MEDINA — A large horseshoe placed in the sidewalk along East Smith Road 130 years ago, and then misplaced during road work this year, recently was recovered through the efforts of City Engineer Patrick Patton.
“We have been talking about what to do. There are a lot of different options and everyone seems to have their own opinion whether it should go to a museum, or maybe go to the historical society or maybe put it back in the sidewalk,” Patton said during the City Council meeting Monday night.
At-large Councilman Bill Lamb said when the horseshoe went missing, the city took action to retrieve it from the contractor doing work on the gas lines in the area.
“The city was aware that it was there (in the sidewalk). The city intended to keep it,” he said.
Patton said one plan would be to create an 18-by-18-inch concrete pad for the horseshoe so it is near its original location but out of the actual sidewalk.
Resident Doug McClure told council about history of the horseshoe, and his concerns for the preservation of historical artifacts in Medina.
McClure said his great uncle owned a blacksmith shop on East Smith Road near where the GetGo gas station is today, and that the shop eventually was purchased by Jabe Holben.
“Mr. Holben built five houses near the intersection of South Broadway and East Lafayette Road,” he said. “He placed a horseshoe in the sidewalk near one of those houses and another across the street from the blacksmith shop.”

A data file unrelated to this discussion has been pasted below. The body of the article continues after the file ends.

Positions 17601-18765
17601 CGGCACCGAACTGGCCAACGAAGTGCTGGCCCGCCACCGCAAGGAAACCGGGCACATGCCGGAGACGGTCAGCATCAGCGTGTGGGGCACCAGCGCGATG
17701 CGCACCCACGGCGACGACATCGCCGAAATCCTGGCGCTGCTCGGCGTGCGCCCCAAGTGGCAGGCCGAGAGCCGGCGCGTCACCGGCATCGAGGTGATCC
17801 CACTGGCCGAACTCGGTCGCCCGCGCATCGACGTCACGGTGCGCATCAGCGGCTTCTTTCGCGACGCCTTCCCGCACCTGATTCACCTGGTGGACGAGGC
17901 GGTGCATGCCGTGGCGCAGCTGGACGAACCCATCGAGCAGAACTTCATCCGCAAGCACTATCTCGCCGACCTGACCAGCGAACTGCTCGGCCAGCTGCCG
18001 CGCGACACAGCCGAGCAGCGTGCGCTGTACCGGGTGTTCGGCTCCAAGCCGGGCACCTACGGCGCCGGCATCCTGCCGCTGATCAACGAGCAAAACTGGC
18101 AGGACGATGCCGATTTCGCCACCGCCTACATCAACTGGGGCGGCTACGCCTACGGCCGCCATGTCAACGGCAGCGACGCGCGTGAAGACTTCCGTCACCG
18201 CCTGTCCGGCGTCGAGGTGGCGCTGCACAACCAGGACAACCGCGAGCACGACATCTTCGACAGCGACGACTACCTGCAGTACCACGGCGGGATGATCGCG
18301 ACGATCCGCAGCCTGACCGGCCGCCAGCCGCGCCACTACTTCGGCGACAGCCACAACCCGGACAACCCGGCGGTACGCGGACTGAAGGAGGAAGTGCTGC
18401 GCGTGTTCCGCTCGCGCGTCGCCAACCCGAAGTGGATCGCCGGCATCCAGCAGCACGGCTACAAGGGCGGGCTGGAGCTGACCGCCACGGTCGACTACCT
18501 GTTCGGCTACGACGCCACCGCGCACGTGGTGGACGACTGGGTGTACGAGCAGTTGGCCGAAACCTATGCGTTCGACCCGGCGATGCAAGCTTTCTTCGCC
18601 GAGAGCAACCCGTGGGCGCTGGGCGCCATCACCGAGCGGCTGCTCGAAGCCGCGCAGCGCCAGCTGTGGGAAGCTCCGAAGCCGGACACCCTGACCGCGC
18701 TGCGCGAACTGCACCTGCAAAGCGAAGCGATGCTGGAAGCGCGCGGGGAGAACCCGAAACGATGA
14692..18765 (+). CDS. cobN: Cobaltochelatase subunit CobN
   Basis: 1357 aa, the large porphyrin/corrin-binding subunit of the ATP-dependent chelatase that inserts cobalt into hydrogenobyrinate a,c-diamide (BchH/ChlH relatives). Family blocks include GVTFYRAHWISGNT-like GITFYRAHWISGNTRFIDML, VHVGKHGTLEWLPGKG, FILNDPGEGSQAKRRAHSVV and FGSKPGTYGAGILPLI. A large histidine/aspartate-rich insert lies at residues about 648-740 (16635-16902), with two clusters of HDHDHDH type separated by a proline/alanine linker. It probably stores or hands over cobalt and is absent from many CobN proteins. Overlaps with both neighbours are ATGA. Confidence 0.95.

McClure said that while he was glad to hear the horseshoe had been recovered, he was concerned about the preservation of artifacts, such as the recently unearthed interurban railroad ties along North Court Street and bricks from the foundation of the American Hotel.
“I understand there is a historical artifacts commission that is charged with retrieving and preserving items such as these,” McClure said. “Where were they?”
Roger Smalley, who sits on the Archive Commission and attended the council meeting, said afterward that he received an email from McClure with some concerns about the commission being inactive.
“I was copied on an email about the concerns and I sent out a lot of information to the people that were on the list,” Smalley said. “Then I clarified with Doug tonight that the commission is active.”
Smalley said there are eight people on the Archive Commission, but it has space for three more members.
“There are some very good people that are on the commission but we can always use more help,” Smalley said.
Lamb said that while some Medina history may have been lost over the years, the city is fortunate to have a dedicated group of individuals such as local historians Smalley and Bob Hyde who have worked to preserved as much of it as possible.
“I don’t know that I ever drive through the square and don’t realize how blessed I am that I live in a place where so much of our history has been saved,” he said.